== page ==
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Sununu vetoes rate increase for substance abuse, mental health treatment providers 

  • Gov. Chris Sununu celebrates his re-election victory on Nov. 6 in Manchester. AP

Monitor staff
Published: 6/10/2019 6:30:20 PM

Gov. Chris Sununu vetoed a bill to increase funds to substance abuse and mental health treatment providers Friday, frustrating the bill’s supporters and some providers who said the bill would have provided much-needed temporary aid. 

Senate Bill 5, passed by both chambers in early May, would have set aside $3 million in short-term funds to allow the Department of Health and Human Services to raise reimbursement rates to those providers under Medicaid and Medicaid expansion.

Supporters of the bill said the funding was urgent for the providers, who have faced dramatic funding cut-backs after changes to the Medicaid expansion law last year.

Cheryl Wilkie, CEO of the Farnum Center, a substance use treatment organization with facilities in Manchester and Franklin, said the funding reductions have taken a toll.

“We’re not getting by,” she said. “I’m trying to balance a budget based on the Medicaid rates, and I cannot balance that budget based on these rates.”

Wilkie said Farnum was banking on the passage of the $3 million in rate hikes, after seeing its own rates drop from nearly $500 to between $200 and $350 per person per day, depending on the service.

“I never expected this,” she said of Sununu’s veto.

In his veto message, Sununu said the money, which he called “a policy worthy of consideration” should be added and debated in the FY 2020-21 budget, not as a standalone bill. The latest version of that budget passed the Senate last week and heads into a period of negotiations between the House and Senate before heading to the governor’s desk by the end of the month.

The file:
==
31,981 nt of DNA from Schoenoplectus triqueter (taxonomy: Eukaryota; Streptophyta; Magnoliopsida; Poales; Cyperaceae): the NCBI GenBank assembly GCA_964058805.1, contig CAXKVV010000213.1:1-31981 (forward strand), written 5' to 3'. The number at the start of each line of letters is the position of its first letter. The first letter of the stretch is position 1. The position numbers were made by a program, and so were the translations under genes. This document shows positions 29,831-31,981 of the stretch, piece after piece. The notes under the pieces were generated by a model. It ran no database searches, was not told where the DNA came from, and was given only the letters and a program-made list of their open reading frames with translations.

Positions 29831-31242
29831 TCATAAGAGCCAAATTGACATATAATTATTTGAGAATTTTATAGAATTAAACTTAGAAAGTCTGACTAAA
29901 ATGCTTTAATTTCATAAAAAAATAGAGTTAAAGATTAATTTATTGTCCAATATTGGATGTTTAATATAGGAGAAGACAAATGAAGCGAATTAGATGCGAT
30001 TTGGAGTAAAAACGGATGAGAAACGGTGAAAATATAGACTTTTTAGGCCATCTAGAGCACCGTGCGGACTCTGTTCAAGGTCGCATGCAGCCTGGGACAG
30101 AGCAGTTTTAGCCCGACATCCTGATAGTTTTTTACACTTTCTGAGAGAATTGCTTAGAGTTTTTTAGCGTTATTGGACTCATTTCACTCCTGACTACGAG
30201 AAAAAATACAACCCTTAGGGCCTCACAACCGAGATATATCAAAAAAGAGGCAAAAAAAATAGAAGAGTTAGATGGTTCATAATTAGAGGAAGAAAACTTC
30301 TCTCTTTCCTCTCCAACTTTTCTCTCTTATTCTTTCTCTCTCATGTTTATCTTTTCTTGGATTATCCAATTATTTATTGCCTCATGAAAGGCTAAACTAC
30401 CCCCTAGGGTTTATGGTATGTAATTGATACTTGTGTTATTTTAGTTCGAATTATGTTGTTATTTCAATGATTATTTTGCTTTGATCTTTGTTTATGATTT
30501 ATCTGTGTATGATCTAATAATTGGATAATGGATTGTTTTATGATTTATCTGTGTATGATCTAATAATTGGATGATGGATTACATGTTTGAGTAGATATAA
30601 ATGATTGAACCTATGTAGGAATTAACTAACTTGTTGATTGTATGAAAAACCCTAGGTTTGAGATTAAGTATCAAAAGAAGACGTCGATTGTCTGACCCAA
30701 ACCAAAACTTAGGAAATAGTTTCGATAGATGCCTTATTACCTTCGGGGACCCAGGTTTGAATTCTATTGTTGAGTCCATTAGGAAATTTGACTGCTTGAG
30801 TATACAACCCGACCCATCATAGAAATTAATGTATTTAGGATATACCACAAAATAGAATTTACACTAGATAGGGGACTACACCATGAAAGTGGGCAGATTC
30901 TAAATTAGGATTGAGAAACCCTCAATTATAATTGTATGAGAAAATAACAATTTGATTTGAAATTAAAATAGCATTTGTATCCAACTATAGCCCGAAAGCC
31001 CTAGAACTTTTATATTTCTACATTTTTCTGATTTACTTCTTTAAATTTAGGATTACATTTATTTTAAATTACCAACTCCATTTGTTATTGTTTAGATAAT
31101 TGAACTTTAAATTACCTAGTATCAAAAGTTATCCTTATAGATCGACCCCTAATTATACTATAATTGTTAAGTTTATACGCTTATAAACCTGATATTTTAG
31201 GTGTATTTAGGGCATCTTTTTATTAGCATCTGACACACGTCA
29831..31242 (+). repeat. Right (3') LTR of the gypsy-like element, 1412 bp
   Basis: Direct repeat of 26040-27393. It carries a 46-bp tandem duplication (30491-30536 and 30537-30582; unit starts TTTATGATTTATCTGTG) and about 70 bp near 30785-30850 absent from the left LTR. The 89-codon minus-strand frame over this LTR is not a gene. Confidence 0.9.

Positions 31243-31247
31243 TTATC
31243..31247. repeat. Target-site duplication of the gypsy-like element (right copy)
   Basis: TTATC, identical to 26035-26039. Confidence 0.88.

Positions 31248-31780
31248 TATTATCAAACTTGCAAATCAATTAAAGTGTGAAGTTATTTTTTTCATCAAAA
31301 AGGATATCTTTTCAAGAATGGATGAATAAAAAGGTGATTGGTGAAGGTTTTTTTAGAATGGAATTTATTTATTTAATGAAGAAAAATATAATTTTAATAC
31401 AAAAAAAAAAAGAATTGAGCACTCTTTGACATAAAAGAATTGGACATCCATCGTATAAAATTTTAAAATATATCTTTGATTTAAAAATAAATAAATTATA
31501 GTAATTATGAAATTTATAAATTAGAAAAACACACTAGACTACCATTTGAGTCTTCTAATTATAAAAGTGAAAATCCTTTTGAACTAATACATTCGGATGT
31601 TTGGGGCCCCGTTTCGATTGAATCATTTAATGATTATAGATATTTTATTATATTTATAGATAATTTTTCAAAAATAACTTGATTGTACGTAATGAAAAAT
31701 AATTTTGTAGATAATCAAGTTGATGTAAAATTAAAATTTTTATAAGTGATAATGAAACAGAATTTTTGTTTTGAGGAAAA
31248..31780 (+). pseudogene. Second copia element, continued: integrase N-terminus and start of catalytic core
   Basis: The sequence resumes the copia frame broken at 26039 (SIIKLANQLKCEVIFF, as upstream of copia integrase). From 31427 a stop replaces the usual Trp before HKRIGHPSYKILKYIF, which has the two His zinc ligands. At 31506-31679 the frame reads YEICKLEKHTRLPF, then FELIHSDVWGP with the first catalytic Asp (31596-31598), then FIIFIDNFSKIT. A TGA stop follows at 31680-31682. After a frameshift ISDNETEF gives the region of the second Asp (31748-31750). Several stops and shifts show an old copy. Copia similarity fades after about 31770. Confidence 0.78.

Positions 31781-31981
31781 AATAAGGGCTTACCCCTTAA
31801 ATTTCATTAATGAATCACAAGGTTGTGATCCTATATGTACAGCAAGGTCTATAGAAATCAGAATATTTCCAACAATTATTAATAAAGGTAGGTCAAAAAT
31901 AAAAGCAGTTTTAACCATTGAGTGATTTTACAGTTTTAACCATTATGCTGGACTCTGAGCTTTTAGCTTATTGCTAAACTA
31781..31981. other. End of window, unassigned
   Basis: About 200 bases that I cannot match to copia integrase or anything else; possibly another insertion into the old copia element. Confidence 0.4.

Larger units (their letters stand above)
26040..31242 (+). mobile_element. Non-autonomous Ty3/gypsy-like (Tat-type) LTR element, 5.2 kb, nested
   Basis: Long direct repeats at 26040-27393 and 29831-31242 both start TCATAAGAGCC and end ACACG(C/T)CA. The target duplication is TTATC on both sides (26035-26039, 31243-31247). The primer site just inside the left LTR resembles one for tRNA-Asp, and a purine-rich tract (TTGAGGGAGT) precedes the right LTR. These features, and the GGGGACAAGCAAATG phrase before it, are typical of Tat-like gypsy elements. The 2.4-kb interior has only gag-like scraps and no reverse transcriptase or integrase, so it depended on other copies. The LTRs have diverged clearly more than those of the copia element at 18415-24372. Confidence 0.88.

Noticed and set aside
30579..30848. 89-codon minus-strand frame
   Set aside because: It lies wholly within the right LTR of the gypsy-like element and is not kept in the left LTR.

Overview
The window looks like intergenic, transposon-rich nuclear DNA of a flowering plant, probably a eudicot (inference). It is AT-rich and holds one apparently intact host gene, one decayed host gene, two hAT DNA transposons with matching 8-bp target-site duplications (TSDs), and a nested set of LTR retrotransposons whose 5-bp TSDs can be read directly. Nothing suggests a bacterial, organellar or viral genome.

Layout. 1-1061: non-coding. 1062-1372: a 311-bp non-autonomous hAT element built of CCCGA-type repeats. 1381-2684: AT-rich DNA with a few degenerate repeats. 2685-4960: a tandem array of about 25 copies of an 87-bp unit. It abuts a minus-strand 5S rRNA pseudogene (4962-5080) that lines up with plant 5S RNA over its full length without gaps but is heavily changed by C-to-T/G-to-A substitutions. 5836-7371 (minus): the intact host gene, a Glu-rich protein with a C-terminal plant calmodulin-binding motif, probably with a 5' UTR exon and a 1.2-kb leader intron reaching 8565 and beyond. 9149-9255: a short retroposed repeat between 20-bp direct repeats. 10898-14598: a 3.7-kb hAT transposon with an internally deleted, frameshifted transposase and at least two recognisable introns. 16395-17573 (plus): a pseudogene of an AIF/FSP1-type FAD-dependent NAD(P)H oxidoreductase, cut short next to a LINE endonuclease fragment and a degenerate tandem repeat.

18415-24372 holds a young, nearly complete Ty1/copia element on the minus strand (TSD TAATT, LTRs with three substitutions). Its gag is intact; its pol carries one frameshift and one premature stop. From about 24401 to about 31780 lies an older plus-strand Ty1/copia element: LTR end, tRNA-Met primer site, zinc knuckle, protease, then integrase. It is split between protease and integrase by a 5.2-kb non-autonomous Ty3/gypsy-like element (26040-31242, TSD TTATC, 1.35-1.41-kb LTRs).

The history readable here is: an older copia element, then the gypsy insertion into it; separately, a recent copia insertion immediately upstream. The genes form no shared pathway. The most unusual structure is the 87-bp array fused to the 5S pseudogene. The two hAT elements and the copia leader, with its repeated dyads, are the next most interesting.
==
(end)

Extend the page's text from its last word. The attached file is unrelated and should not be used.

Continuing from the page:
“Rather than passing a collection of independent spending bills at random, we collect everything into the budget because it allows us to appropriately set priorities and ensure that we are living within our means,” Sununu said.

And he said – incorrectly – that the money would run out at the end of the month.

“This legislation provides for rate increases that would end July 1, 2019,” the veto message reads. “Passing this bill might have made sense in January, but we are now less than 30 days away from its end date.”

In fact, the funds would be available far past that. The bill would provide “non-lapsing funds,” meaning they would be available to the Department of Health and Human Services into the new fiscal year beyond July 1.

A spokesman for the governor did not directly address the factual error Friday.

An attempted correction

To the bill’s supporters, the funds were necessary to correct for an overhaul to Medicaid expansion made last year.

In order to save money, Republicans and Democrats opted to move recipients of Medicaid expansion off the private-insurance-driven individual market and into the state’s managed care model.

That allowed the state to cut back premium costs that had skyrocketed in New Hampshire’s individual market. But it also meant that providers that take in many Medicaid expansion recipients – those making up to 135% of the federal poverty line – were no longer paid by private insurance companies, whose per-person daily rates sometimes exceeded $600.

The new rates for mental health and substance abuse treatment providers: Up to $347 per person per day, set by the state in December and paid out by the managed care companies. The last $100 was only eligible for users with opioid use disorder, paid for through the State Opioid Response grants from the federal government.